The Great Meteor Storm of 1833 was a remarkable astronomical event that left a lasting impression on those who witnessed it, including residents in Idaho. This meteor shower, which occurred on the night of November 12th and into the morning of November 13th, 1833, was one of the most intense meteor showers ever recorded. Observers reported seeing as many as 50,000 to 200,000 meteors per hour at its peak. It was described as a night when “the stars showered down so thickly and fast that it looked as though every star in the heavens was falling.” Witnesses reported that the meteors continued to fall even as the sun rose the next morning, creating a remarkable and extraordinary sight.
Historically, this great meteor shower is one of the oldest known meteor showers, with records dating back to 902 AD when Chinese astronomers described a night where “stars fell as rain”. This event was also noted by observers in Egypt and Italy. The 1833 meteor shower was not the first of its kind, as similar events were recorded in 1630 and 1799. However, the 1833 shower was notable for its intensity and the widespread public attention it received.
The great meteor shower of 1833, has triggered several theories over time, some of which delve into the realms of the supernatural. One theory involves the belief that the meteor shower was more than just a celestial event; something ominous or evil was unleashed upon the Earth during this event.
This perspective can find some conceptual validation in ancient texts and theologies. For instance, the Book of Enoch, an ancient Scriptural work, discusses the concept of fallen angels. In this text, stars and luminaries are defined as angels or spiritual beings. Enoch defines stars as angels, giving a celestial body a dual role as both a physical and a spiritual entity.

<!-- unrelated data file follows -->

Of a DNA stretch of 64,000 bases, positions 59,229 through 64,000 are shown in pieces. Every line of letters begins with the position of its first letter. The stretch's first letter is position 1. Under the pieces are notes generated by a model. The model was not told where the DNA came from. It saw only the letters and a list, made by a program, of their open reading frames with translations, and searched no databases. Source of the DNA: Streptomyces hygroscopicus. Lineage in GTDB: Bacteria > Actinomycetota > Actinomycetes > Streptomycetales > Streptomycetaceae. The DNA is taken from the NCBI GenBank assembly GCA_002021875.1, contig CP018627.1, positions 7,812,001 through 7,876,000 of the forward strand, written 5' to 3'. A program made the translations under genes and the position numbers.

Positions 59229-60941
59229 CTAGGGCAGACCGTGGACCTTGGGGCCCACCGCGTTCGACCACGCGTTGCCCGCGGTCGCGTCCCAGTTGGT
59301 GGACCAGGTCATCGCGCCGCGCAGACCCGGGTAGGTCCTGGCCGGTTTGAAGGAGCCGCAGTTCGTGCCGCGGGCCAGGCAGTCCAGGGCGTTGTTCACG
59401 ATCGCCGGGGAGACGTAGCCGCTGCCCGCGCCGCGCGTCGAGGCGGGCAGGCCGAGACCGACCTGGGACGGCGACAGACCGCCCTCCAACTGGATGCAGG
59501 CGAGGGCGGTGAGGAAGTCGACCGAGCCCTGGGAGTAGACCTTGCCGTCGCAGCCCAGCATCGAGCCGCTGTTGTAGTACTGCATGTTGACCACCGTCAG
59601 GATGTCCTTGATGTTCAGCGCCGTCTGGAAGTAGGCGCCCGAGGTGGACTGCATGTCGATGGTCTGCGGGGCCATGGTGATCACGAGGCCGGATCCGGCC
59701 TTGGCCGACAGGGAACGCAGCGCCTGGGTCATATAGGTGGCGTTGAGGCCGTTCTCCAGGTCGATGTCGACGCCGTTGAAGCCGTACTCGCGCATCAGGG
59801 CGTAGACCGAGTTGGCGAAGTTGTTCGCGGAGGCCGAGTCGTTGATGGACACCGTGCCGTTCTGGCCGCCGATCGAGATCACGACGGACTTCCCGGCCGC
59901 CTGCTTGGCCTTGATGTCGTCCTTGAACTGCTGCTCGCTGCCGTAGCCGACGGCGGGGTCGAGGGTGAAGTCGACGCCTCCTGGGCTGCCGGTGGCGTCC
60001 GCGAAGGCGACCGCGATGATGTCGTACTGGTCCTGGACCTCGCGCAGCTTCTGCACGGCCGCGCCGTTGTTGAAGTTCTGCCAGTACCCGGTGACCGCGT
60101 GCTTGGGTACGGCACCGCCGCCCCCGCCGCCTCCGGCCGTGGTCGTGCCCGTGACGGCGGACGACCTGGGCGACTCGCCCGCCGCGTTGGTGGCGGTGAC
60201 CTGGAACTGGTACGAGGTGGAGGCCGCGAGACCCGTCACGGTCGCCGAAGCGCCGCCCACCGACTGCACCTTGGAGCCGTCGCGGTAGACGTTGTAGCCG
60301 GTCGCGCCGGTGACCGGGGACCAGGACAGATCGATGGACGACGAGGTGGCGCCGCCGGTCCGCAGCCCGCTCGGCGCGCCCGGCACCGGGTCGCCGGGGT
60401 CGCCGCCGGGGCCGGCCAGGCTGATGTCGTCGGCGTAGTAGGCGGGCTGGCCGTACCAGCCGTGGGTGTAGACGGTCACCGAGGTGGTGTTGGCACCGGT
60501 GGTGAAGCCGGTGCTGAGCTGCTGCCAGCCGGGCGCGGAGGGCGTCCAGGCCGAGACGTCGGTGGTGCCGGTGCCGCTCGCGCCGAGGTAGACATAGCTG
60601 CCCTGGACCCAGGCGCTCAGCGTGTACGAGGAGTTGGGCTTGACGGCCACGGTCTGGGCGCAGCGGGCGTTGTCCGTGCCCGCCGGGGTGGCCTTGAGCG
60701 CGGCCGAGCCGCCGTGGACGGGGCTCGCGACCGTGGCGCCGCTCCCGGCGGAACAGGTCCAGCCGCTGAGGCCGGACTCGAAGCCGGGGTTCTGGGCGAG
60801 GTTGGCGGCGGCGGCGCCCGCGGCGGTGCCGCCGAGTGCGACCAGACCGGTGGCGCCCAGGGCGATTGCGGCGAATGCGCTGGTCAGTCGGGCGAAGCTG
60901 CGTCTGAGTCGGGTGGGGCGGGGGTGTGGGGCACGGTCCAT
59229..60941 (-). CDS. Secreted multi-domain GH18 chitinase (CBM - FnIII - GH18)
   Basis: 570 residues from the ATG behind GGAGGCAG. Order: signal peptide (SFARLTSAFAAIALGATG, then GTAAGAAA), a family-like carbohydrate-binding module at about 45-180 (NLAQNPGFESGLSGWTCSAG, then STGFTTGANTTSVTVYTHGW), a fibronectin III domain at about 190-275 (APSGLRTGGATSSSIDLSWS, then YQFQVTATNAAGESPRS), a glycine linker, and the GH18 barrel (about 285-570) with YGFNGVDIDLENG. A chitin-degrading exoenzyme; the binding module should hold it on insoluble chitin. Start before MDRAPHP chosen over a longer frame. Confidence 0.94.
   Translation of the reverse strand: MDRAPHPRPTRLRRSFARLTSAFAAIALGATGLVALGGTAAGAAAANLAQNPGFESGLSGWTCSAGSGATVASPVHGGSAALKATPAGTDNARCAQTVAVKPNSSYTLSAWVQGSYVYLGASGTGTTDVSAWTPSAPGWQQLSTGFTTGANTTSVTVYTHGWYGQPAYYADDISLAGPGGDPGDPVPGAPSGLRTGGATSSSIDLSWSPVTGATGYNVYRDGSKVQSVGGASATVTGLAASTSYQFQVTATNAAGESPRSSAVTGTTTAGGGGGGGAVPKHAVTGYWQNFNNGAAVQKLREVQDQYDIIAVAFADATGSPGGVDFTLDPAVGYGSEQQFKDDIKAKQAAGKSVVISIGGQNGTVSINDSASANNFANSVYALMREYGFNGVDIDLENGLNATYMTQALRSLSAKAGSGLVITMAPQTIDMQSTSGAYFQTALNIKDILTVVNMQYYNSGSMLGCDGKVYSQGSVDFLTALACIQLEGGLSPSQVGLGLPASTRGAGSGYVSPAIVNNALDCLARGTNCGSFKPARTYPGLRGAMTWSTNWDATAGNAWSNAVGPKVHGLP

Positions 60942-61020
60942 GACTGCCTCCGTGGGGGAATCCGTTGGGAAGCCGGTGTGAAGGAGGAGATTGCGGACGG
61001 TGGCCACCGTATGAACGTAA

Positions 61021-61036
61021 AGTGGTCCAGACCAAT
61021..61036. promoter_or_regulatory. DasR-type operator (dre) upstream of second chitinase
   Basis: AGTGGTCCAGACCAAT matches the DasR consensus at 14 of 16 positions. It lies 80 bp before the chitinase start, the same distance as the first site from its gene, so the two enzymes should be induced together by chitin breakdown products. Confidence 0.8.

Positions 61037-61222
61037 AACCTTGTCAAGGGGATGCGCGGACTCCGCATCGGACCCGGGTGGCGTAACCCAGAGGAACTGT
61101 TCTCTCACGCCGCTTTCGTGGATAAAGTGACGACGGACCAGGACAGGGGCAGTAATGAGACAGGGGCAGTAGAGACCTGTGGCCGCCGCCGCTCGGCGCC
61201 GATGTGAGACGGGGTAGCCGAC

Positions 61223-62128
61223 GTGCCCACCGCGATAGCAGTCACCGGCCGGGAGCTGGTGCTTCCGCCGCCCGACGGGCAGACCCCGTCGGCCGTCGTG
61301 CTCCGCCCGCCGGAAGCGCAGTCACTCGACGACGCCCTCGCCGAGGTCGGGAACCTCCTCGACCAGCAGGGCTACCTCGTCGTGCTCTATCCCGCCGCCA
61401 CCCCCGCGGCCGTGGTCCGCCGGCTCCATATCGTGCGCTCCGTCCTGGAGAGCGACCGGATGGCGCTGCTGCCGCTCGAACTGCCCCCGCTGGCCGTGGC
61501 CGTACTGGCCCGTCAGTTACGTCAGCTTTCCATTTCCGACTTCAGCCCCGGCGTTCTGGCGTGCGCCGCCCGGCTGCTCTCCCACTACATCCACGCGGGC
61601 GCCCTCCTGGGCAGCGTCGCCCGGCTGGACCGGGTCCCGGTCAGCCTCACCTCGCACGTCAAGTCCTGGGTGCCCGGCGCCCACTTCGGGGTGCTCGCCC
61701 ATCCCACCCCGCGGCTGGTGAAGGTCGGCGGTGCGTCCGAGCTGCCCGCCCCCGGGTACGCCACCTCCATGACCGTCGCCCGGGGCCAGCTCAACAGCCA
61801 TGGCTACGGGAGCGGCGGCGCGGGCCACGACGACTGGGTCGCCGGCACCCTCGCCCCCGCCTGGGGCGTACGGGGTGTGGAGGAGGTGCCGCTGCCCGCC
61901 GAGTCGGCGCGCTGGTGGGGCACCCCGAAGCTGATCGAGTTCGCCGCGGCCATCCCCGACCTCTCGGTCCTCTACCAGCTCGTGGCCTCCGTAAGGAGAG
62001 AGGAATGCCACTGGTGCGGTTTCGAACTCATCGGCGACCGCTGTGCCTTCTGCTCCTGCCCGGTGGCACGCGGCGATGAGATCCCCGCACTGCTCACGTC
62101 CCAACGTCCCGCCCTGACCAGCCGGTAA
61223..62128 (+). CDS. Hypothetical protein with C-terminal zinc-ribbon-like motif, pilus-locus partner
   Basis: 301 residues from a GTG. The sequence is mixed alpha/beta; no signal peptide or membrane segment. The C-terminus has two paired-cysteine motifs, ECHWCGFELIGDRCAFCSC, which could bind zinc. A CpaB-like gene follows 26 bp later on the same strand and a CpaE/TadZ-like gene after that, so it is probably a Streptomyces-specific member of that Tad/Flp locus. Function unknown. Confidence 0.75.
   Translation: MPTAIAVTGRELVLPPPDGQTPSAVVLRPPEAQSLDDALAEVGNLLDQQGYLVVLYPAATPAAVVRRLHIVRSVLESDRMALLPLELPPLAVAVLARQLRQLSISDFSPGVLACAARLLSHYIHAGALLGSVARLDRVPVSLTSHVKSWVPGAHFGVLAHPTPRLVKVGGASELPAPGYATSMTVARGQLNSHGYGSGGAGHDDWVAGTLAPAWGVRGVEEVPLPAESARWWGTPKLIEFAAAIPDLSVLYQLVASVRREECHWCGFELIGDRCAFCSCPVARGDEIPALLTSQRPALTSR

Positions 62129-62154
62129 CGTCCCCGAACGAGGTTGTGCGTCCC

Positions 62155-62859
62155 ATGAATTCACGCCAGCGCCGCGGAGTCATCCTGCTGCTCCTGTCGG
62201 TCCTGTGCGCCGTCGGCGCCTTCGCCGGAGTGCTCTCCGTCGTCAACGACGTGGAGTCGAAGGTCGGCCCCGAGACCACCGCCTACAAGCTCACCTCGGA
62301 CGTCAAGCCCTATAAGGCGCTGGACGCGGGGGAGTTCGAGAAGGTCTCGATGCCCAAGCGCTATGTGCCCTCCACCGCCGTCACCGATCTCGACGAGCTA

Connecting this ancient interpretation to the 1833 meteor shower, one could speculate that the event was not merely a natural phenomenon but a manifestation of something more profound and possibly malevolent. The sheer scale and unexpectedness of the meteor shower, appearing to some as stars (or angels, following Enoch’s definitions) falling from the heavens en-masse, could be interpreted as a sign of a heavenly upheaval or the descent of these celestial beings to Earth.
This idea aligns with certain narratives where significant celestial events are seen as omens, warnings, or judgement. The falling of stars (or angels) could represent a disruption in the heavenly order, celestial rebellion or falling from grace, echoing the stories of fallen angels.
In this context, this so-called “Leonid’s” meteor shower could be viewed as more than just an astronomical event. It takes on a theological role, suggesting a moment when the boundary between the celestial and the earthly was blurred, potentially unleashing unknown forces or entities into the world. Shortly after this meteor shower, significant events occurred around the world. Some of these events and trends began in the United States. Events such as the American Civil War, the Industrial Revolution, periods of great upheaval and wars, rise of the occult, and religious cults.
Regardless of one’s spiritual beliefs, these ideas provide an interesting view of certain historical events and natural phenomena. It underscores the human tendency to seek meaning and answers from great celestial events.